NYC Land Cover Pseudo-Segmentation and Analysis

With an interest in keeping an eye on the sky (or perhaps more accurately, directly on the ground), I spent some time recently using my Jetson Nano 2GB to classify changes to NYC area, and see what, if any, could possibly be changing over the course of a year.


Using the Sentinel API, we can access rasters like this with surprisingly little effort!


After getting comfortable downloading data, I decided to try a very basic approach to characterizing what changes up in the Big Apple.

Keeping in mind I wanted as little cloud cover as possible, I found images from May 5th, and August 25th that gave pretty good coverage. They also work well because I’m technically in both of these photos :-)

Now that I had the “before” and “after”, I needed a way to characterize them.

For this, I decided to train a machine learning model to categorize landmass. Once it finished training (Weights & Biases) this model could distinguish between 10 distinct types of landmass with about 88% accuracy.

With this model ready, I essentially used a sliding window to classify all tiles within the region of interest. The results of that were shown above.

The training and inference of this model was quite simple when using my Nano’s CUDA acceleration.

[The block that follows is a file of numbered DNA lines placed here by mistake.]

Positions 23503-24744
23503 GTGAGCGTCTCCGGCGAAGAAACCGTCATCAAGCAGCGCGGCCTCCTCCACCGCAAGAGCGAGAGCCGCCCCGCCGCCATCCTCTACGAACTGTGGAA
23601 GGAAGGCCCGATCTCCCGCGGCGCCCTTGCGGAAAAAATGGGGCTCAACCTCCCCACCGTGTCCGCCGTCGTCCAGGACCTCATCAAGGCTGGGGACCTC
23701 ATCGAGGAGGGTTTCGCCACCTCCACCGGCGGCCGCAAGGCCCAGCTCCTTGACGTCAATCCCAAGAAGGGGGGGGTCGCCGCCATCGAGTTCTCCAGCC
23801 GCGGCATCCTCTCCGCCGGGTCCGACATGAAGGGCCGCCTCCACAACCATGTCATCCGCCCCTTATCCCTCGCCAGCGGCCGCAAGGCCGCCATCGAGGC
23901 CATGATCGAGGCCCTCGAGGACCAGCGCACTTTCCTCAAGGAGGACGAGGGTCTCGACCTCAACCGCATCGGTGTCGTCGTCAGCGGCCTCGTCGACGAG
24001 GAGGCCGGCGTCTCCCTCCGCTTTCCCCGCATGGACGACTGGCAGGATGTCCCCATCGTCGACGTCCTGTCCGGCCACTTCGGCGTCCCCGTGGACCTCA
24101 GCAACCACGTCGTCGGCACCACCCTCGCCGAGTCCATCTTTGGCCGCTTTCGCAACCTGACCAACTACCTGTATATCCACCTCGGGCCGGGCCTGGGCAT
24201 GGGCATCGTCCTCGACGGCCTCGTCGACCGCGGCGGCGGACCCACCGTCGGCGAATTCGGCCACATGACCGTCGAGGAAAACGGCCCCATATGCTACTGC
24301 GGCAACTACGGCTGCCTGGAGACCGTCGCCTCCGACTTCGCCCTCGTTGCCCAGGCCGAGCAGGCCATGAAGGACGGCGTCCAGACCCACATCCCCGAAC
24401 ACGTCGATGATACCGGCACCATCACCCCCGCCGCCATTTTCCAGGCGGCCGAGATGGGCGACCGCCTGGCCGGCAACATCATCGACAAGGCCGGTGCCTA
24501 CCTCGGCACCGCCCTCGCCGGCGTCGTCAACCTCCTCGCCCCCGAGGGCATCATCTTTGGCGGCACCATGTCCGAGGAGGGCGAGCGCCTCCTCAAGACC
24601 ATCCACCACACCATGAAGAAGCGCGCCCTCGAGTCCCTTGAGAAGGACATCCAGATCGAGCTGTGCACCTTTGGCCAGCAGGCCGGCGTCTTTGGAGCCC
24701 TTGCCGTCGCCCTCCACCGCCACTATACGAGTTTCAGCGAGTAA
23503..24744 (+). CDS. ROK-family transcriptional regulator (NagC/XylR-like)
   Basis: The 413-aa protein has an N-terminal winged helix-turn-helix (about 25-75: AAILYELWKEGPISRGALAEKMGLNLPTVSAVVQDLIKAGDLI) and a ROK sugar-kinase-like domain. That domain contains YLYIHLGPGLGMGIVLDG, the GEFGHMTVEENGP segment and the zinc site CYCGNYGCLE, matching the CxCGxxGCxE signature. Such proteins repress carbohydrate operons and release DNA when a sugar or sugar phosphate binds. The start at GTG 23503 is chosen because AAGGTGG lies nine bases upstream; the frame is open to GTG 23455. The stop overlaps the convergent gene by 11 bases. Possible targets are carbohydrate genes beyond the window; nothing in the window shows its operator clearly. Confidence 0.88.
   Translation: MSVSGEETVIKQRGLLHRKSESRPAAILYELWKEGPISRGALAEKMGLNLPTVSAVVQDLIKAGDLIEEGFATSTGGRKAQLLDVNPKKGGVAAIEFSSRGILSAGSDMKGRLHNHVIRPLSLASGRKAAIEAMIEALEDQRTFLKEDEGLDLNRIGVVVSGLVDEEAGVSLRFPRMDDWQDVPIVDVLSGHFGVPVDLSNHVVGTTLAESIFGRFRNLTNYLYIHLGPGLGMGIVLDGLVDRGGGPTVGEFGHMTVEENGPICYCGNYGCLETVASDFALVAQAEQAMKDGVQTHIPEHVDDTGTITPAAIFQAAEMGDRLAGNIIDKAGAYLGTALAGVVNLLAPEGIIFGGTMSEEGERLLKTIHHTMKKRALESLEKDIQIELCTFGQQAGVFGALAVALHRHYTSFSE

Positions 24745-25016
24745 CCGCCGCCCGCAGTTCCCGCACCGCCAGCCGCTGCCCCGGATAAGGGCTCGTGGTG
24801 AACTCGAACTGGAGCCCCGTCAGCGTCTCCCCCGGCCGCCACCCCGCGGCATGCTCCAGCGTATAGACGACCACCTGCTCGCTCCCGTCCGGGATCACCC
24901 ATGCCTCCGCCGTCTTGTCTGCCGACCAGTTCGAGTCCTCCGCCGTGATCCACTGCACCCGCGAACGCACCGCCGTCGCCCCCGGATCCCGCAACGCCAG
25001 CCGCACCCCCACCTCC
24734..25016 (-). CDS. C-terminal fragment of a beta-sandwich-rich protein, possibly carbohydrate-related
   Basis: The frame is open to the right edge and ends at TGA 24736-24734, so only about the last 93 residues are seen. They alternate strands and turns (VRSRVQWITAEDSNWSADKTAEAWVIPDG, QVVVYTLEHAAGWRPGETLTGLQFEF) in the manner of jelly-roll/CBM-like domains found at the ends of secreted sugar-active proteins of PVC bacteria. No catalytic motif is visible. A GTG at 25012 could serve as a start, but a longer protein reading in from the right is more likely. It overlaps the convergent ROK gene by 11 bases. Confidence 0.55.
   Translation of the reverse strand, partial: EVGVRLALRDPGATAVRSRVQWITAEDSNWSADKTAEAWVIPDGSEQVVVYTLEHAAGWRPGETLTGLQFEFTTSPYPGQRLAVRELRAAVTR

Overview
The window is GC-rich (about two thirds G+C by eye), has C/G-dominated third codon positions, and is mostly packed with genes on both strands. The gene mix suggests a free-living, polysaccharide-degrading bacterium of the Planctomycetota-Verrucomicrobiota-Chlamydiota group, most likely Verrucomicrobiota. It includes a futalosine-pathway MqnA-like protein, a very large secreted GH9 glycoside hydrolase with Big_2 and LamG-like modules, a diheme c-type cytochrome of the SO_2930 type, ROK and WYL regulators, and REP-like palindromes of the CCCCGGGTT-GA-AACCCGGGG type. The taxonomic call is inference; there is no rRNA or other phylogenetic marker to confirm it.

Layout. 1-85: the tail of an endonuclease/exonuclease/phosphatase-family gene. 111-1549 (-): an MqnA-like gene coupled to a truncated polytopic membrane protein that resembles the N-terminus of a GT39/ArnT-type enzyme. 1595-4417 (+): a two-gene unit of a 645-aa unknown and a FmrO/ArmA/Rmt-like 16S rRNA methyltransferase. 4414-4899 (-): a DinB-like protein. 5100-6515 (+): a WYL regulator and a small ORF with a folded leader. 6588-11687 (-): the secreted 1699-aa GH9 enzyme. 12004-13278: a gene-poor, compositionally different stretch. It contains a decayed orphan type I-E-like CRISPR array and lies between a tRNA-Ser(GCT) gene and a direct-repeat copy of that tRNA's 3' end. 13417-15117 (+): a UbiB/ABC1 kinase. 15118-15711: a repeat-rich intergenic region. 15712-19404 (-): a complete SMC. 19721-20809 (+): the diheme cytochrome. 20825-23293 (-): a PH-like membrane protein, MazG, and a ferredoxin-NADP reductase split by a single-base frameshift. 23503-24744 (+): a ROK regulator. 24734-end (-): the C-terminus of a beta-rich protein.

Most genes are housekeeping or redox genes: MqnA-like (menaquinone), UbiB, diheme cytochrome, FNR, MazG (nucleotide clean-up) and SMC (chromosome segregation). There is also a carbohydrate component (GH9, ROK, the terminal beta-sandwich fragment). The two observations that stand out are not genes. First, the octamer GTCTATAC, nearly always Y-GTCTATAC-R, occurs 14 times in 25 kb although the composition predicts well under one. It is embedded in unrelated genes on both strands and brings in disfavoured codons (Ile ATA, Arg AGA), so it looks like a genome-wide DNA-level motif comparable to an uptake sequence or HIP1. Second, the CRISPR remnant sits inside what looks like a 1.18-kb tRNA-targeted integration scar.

On its own, this already presented a neat result. To push this further, I decided to examine what changed in the distribution of predicted landmasses in the span of about 3 months.


The amount of highways, rivers, residential, and industrial areas were the least changed over this time. This is quite reassuring, given these are the land-types you would expect to be the most common in both photos, and would realistically take much longer than a few months to change in type. There was single tile prediction for permanent crop, which was not predicted in the latter image, so the percent change is left blank.

The largest percent drop in land type was for Herbaceous Vegetation & Forests. These kinds of land cover are seasonal in the Northern Hemisphere, so it also makes sense that it is more frequent at the height of Spring, than at the end of Summer.

On the other side, Annual Crop saw the largest percent increase. The majority of this change came from land that was previously Herbaceous Vegetation, and we can see from an example below there is certainly less “activity” in this field that likely altered this prediction.


However, I’m not entirely convinced this tile by tile audit. For instance, here are two near identical images with different predictions over the 3 month span.


I cannot confidently claim this will work on such a granular level, but will still provides insight about the region as a whole. Unfortunately Sentinel images within the past year are the only ones online, so I did not get a chance to try for a larger period. Regardless, I am happy to share the code used here to to visualize the change in properties of the NYC area over just 3 months using the Jetson. Thank you for reading!

Code and results are available here (GitHub - nkasmanoff/nyc-sentinel)

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